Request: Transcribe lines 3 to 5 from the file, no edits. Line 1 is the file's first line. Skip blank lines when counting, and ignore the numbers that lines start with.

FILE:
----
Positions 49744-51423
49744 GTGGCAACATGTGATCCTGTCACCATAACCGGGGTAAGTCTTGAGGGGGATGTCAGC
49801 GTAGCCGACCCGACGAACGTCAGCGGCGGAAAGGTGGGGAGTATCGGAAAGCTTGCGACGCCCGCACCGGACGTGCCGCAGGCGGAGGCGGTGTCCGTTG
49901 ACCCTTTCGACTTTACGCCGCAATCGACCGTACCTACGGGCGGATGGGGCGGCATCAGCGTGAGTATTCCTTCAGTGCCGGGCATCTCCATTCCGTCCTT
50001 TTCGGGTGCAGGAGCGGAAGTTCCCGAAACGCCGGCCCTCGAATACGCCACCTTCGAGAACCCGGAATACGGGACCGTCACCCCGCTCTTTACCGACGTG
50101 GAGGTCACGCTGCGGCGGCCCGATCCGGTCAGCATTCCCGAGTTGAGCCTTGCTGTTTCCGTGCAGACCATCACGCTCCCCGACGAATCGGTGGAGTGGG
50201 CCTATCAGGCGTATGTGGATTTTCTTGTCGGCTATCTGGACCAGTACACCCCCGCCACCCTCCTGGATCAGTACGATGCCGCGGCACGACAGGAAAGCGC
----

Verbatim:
49801 GTAGCCGACCCGACGAACGTCAGCGGCGGAAAGGTGGGGAGTATCGGAAAGCTTGCGACGCCCGCACCGGACGTGCCGCAGGCGGAGGCGGTGTCCGTTG
49901 ACCCTTTCGACTTTACGCCGCAATCGACCGTACCTACGGGCGGATGGGGCGGCATCAGCGTGAGTATTCCTTCAGTGCCGGGCATCTCCATTCCGTCCTT
50001 TTCGGGTGCAGGAGCGGAAGTTCCCGAAACGCCGGCCCTCGAATACGCCACCTTCGAGAACCCGGAATACGGGACCGTCACCCCGCTCTTTACCGACGTG